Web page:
Clan Coutts Society

Clan Coutts Society

Clan Coutts histories and stories

The Braemar highlands: their tales, traditions and history

 By Elizabeth Taylor


Another legend gives the origin of a trio of names —Lumsden, Mulloch, and Coutts

 It runs thus : On one occasion the Danes were terribly incensed against Malcolm Canmore, and came against him with an army of 30,000 men, under the command of General Mullock. The Scottish king could only raise 7000 men, whom he marched through Athole, Glen Tilt, and Braemar to Culblean, where the Danes were encamped.................


..........After the battle was over, Malcolm, much fatigued, retired to his castle on Loch Kinoird, and, so the legend goes, on lying down to sleep was sadly annoyed with a continued howling which assailed his ears. Calling the captain of his guard, Allen Durward, he instructed him to go and ‘coutts’,ie. still these dogs, as.he could get no sleep for them.


The captain and some of his men proceeded forthwith to still the dogs, but found, to their great amusement, that the howling did not proceed from dogs, but from some babies which had recently made their appearance. As they knew his Majesty would fully appreciate the joke, they returned to tell him of their non-success, and to suggest that the only way they could carry his orders into effect was by naming them Coutts.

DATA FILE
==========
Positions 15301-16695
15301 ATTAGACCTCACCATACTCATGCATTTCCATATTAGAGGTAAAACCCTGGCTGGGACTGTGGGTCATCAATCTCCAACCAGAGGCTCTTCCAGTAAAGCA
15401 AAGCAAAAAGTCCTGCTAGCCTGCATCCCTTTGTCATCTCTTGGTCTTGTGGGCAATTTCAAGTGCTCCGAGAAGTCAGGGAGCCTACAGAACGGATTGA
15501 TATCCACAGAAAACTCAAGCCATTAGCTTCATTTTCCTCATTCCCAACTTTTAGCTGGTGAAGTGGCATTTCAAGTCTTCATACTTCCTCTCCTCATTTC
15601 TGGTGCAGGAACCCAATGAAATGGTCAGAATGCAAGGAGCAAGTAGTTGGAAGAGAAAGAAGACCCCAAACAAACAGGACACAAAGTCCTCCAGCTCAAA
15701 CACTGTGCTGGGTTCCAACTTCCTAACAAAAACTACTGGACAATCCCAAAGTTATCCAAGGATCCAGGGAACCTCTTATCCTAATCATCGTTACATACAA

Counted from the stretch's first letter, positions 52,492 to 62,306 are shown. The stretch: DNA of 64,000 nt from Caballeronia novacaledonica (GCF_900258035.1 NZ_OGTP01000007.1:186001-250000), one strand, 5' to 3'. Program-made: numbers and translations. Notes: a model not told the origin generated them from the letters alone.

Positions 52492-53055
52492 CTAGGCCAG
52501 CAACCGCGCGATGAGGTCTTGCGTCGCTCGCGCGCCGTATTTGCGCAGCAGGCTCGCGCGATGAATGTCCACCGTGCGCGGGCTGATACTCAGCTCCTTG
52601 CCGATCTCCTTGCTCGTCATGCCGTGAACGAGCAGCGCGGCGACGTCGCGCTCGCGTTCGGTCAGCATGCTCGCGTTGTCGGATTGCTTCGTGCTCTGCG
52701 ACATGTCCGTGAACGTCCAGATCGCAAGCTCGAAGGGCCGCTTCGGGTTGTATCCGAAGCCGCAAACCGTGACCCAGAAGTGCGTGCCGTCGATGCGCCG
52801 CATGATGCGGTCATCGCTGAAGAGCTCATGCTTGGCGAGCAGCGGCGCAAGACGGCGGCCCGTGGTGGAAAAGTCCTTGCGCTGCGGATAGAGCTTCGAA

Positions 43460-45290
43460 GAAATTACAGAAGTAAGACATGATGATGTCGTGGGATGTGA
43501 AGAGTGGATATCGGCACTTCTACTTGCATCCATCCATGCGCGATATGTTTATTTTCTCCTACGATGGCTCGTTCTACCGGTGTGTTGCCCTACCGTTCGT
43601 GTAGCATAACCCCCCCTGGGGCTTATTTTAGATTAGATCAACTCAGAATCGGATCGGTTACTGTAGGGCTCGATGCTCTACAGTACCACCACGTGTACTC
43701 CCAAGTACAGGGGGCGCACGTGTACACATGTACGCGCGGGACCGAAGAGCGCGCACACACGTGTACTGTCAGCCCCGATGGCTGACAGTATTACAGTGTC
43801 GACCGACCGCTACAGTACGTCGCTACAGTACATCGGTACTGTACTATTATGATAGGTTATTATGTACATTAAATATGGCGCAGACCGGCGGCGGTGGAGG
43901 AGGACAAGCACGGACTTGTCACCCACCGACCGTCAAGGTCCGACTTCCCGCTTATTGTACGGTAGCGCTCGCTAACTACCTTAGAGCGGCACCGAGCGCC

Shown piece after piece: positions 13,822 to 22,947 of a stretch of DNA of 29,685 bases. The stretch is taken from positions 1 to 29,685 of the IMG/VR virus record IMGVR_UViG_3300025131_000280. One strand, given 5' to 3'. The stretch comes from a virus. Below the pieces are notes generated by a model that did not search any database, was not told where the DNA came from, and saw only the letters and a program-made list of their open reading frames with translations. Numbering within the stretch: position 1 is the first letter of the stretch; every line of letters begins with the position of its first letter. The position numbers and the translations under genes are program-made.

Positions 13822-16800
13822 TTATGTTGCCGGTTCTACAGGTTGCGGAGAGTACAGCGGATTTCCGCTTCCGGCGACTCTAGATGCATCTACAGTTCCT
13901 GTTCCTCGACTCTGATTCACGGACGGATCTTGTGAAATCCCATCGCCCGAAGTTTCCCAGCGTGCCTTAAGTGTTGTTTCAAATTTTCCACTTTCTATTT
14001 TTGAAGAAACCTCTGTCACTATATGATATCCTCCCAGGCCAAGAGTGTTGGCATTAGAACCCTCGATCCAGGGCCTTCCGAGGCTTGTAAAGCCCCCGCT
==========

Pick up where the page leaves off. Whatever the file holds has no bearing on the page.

To this comical mode of couttsing Malcolm gave his sanction, and the children were afterwards taken under the royal patronage. On growing up, they were put into possession of a great part of Cromar, and kept themselves a distinct clan. This Clan Coutts, during one of its feuds with the Clan Allen of Corgarff, were cut off to one man near the Vannich Hill.


While residing for a short time near the place in Corgarff, I found that the local tradition of the battle ran thus :—


“Near a hill in Corgarff called Diedhsoider a smart battle took place between the Clan Coutts and Clan Allen of that place, about the year 1508 ; and some miles farther up Corgarff, where the Vannich Hill rises, near a hunting-shiel belonging to Sir Charles Forbes, is a large stone known as the 'Clach Couttsich', where the captain of the party was killed, the rest having all been cut off save one. surviving Coutts had three sons, from whom sprang three distinct families of Couttses, whose distinctive appellations, or tee-names, being none of the most refined, I may as well leave them unrecorded.

[Note: we have researched the location of Clach Choutsaich, Diedsoider and Vannich. Information, photos and maps are posted under the "Places" tab.]


Legends of the Braes O' Mar"




First Reference


....... ...The origin of the Couttses has been always recounted to me as

given in the Legends. Another way of it is, that some Macdonald

from Skye, with a few men, cut down so many of the Danes flying

from the battle of Monandawin, at the steps of Ordie, that Malcolm

Canmore ordered that Cuts should be his name, which became

softened into Courts. The Couttses seem to have continuedpro-

prietors of Westercoul until the beginning of last century. When

they came into possession of these lands is difficult to ascertain.

They suffered severely in the wars of the Covenant ; for on one

occasion the laird was heavily fined, and on another the house was